The value of certain securities will fluctuate based on interest rates, market conditions, credit quality and other factors. Generally, values of fixed income securities will decline as interest rates rise. When interest rates are low, issuers of certain fixed income securities will often repay the obligation underlying a “callable security” early, in which case the Fund may have to reinvest the proceeds in an investment offering a lower yield and may not benefit from any increase in value that might otherwise result from declining interest rates. The Fund’s performance could be affected if unexpected interest rate trends cause the Fund’s mortgage- or asset-backed securities to be paid off earlier or later than expected, shortening or lengthening their duration. An increase in market interest rates would likely extend the effective duration of mortgage-backed securities, thereby magnifying the effect of the rate increase on the securities’ price. Unlike mortgage-related securities issued or guaranteed by agencies of the U.S. government or government-sponsored entities, mortgage-related securities issued by private issuers do not have a government or government-sponsored entity guarantee (but may have other credit enhancement features), and may, and frequently do, have less favorable collateral, credit risk or other underwriting characteristics. These securities potentially offer higher interest rates than agency-backed mortgaged-backed securities, but require careful analysis of quality in an effort to protect against risk of non payment of principal and/or interest.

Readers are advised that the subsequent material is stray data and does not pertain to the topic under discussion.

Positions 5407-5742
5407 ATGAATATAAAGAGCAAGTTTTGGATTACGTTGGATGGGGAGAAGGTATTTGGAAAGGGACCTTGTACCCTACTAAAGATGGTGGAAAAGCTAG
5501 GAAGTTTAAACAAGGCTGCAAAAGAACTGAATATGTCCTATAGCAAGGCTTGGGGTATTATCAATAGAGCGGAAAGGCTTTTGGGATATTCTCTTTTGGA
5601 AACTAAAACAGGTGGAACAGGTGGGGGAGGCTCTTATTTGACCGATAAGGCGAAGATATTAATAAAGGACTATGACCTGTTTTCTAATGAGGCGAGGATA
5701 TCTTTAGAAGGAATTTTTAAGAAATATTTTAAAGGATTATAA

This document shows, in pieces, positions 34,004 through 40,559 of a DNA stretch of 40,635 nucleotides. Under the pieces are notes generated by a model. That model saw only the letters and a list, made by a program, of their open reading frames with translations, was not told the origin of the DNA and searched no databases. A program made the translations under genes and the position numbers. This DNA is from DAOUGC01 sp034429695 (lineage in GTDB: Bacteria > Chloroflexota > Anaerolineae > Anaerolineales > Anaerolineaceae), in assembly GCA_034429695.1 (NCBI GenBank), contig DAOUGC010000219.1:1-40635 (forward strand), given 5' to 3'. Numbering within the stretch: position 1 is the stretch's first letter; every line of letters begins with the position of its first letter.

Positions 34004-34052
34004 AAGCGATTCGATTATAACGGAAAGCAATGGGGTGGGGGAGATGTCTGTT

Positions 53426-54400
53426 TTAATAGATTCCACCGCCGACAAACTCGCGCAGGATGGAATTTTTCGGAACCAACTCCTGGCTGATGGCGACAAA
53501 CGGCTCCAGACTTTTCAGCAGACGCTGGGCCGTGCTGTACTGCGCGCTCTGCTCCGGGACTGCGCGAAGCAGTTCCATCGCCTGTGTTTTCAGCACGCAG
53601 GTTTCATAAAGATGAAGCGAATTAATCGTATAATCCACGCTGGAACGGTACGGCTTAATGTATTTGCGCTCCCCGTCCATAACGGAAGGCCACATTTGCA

Stock markets are volatile and may decline significantly in response to adverse issuer, political, regulatory, market or economic developments. To the extent that the Fund sells stocks before they reach their market peak, it may miss out on opportunities for higher performance. Small- and mid-capitalization stocks trade less frequently and in lower volume than larger company stocks and thus may be more volatile and more vulnerable to financial and other risks. Investing in foreign securities may involve greater risks than investing in securities of U.S. issuers, such as currency fluctuations, potential social, political or economic instability, restrictions on foreign investors, less stringent regulation and less market liquidity. Securities issued in emerging market countries may be more volatile and less liquid than securities issued in foreign countries with more developed economies or markets as such governments may be less stable and more likely to impose capital controls as well as impose additional taxes and liquidity restrictions. Exchange rate exposure and currency fluctuations could erase or augment investment results. Funds may hedge currency risks when available, though the hedging instruments may not always perform as expected.

Derivatives contracts on non-U.S. currencies are subject to exchange rate movements. The risks involved in seeking capital appreciation from investments primarily in companies based outside the United States are set forth in the prospectus. Shares in a fund may fluctuate based on interest rates, market condition, credit quality and other factors. In a rising interest rate environment, the value of a fund’s fixed-income investments is likely to fall.